romantic – something that makes someone think of love

* The book had a lot of romantic parts that would never happen in real life.

to propose; proposal – to ask someone to marry you; the act of asking someone to marry you

* Should I propose in a letter? No, I think proposals should be done in person.

out of the question – impossible

* Spending that much money for a car is out of the question for me right now.

poem – a form of literature which often has a rhythm or beat, like music
* Walt Whitman wrote many poems about America.

to serenade – when a man sings romantically to a woman, usually standing outside of her house

* I like the part in the movie when the men are serenading the women at sunset.

to call the police – to make a telephone call to the police department to report a problem

* Our party was so noisy, the neighbors called the police!

Comprehension Questions
1. In the story, the man:
a) doesn’t know how to propose to his girlfriend.
b) plans to take her to Paris to propose to her.
c) wants the police to help him propose to his girlfriend.

2. When the man shopped for the engagement ring:
a) he saw the ring he wanted to buy right away.
b) he couldn’t believe the prices.
c) he took a long time to decide.

Answers at bottom.

What Else Does It Mean?
get up the nerve

To “get up the nerve” in this podcast means to have courage: “If he can get up the nerve to ask her out on a date, I’m sure she’ll say ‘yes.’” We also use a similar phrase—”to get on someone’s nerves”—to mean something very different. To get on someone’s nerves means to bother or irritate them: “He talks too much and gets on my nerves,” or “Doesn’t it get on your nerves when she ignores you?”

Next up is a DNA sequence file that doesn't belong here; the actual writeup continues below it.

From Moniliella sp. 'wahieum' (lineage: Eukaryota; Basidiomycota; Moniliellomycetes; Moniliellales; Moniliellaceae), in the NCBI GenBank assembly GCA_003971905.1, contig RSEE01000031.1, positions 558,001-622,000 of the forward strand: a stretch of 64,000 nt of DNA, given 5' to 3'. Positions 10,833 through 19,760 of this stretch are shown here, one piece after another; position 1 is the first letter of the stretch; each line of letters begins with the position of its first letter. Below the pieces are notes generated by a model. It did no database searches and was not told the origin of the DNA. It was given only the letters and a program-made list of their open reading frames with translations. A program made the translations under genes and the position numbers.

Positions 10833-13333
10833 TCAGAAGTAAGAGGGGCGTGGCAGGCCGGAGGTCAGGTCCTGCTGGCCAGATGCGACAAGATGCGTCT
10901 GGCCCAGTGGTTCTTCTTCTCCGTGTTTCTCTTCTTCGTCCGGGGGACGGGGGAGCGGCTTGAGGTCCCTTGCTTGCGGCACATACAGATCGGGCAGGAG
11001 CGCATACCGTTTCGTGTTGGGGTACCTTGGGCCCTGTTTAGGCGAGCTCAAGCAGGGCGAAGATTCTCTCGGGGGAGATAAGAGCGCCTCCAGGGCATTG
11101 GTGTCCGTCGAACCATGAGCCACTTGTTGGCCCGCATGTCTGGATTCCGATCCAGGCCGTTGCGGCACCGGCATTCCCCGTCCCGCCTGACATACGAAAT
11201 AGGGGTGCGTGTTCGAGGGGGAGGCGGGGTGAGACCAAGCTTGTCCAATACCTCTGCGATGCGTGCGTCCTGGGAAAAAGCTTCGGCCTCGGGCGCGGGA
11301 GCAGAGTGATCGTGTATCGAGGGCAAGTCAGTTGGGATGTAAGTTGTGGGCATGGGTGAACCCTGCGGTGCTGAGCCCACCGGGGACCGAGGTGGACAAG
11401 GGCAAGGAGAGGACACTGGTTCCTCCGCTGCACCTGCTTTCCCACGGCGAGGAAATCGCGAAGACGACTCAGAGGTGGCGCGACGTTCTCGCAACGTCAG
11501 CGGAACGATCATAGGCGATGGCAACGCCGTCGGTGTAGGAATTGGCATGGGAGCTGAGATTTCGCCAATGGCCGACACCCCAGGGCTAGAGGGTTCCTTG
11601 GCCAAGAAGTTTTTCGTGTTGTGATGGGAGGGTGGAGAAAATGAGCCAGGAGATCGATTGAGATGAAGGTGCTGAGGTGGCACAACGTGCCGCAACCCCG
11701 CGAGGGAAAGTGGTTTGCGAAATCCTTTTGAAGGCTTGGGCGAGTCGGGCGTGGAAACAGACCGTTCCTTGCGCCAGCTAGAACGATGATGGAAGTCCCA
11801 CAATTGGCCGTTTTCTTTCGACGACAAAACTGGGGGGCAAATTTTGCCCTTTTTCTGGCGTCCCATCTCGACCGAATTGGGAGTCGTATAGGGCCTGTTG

romantic

The adjective “romantic” means to show love: “Giving me a love letter was very romantic.” It is usually used in a positive way, but it can also be used in a negative one to mean someone who is not practical: “She has too many romantic ideas about life and has a hard time deciding on a career.”

Culture Note
Fifty years ago in the United States, it was common for young people to marry when they graduated from high school or soon after finishing college. In the past 20 years, however, both men and women have waited until they are older before getting married. One of the reasons for this change is that more women are now working in full-time jobs. These women are interested in waiting longer before getting married and having children. Many men and women do not marry until their late 20s and early 30s, especially those who go to college.

Traditionally, it is the man who proposes to or asks a woman to marry him. This is still probably true for most people in United States. It was also common many years ago for a man to ask “permission” to marry a woman from her father or parents. This is not very common anymore, however.

Comprehension Answers
1 - a

2 - c